What is a Picada?
In Argentina a Picada is the perfect excuse to get together.
It's what we whip up when friends call in to watch a football match, what we nibble on before an Asado, what we eat as a pre-starter in a meal with family or friends.
In my case it's also what I sometimes prepare at night when feeling a bit peckish. We adapted to the UK dinner time quite quickly, but given in Argentina we used to have dinner between 9pm and 10pm sometimes a small Picada does the trick.
What does a Picada have and how can I put one together?
Picadas can be as simple or as fancy as we want them to be - and they can have as little or as much as we wish.
Usually they include charcuterie, cheeses, olives, crackers, bread, picos (breadsticks) Some can also have some pieces of fruit, also dried fruit, nuts, and pickled items such as artichokes, chillies, gherkins.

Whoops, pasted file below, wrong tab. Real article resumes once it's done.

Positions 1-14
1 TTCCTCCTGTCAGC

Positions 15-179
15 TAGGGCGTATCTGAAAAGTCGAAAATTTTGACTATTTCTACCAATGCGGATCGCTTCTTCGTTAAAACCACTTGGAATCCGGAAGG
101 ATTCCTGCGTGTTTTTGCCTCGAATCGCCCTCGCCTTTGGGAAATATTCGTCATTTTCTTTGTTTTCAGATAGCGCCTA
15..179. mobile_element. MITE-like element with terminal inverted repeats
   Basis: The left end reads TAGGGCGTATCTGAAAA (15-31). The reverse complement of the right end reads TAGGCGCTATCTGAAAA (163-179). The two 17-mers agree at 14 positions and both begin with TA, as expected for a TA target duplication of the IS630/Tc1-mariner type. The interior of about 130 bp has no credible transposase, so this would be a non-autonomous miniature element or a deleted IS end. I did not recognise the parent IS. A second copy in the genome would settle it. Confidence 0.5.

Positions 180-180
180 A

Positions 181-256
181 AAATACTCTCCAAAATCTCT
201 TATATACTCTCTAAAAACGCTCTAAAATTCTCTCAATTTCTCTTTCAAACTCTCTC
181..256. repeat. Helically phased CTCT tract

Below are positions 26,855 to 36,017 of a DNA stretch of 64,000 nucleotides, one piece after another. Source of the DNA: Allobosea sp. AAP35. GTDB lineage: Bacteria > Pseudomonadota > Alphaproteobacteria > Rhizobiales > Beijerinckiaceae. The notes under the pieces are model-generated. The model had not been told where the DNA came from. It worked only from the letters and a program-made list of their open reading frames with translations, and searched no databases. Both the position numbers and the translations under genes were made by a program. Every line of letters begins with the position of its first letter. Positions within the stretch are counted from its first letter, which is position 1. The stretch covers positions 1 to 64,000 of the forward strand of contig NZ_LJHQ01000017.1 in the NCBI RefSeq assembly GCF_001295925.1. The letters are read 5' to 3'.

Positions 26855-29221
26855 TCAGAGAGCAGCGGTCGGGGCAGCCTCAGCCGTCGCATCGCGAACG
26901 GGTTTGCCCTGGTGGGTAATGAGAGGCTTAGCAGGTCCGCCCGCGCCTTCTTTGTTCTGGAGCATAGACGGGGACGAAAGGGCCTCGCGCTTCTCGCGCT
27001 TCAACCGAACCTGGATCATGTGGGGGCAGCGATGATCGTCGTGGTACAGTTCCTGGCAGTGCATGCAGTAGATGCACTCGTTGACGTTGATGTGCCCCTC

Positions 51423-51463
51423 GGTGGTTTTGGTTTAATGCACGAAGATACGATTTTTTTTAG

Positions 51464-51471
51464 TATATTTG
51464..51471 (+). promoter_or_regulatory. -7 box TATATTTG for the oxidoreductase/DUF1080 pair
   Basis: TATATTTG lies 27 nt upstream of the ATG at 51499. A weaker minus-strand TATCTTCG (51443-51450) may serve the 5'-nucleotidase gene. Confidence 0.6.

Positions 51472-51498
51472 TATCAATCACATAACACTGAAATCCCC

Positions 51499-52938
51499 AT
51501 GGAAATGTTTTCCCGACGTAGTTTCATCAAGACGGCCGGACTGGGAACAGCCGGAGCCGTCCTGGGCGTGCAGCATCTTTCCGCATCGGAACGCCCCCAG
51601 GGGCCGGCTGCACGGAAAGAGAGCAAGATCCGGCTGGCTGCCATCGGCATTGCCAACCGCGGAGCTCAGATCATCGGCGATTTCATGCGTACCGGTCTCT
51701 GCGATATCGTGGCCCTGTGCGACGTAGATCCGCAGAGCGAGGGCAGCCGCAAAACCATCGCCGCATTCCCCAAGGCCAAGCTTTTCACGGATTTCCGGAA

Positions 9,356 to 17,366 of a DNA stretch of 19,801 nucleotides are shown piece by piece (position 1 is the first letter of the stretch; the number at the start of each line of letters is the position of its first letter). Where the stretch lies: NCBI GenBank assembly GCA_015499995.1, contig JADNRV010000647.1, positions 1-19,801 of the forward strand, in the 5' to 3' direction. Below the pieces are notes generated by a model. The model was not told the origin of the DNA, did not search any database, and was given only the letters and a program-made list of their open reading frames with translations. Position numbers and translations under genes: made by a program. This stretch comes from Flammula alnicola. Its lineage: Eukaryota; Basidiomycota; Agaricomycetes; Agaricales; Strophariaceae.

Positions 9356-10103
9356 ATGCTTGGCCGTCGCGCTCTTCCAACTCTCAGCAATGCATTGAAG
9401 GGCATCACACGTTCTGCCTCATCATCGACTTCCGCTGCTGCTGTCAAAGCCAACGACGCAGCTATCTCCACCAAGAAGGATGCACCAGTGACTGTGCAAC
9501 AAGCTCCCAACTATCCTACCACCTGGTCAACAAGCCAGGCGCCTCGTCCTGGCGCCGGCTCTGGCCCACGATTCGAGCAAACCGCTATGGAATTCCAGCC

You can use a wooden board, a tray or a plate. If you're using a selection of cheeses and charcuterie items start with those. Then move on to your pickles or olives; you can put them in small containers if you wish to keep any juices separate from the rest of the items, or you can put them directly on your board/plate.
If you're adding nuts, fruit or dried fruit distribute them across your board. The bready side of things can come in the shape of crackers, breadsticks and sliced bread (French baguette is a classic here but Sourdough or seeded bread is great too!).
There are no rules when it comes to a Picada, the most important thing is that you like it, so choose your favourites and enjoy!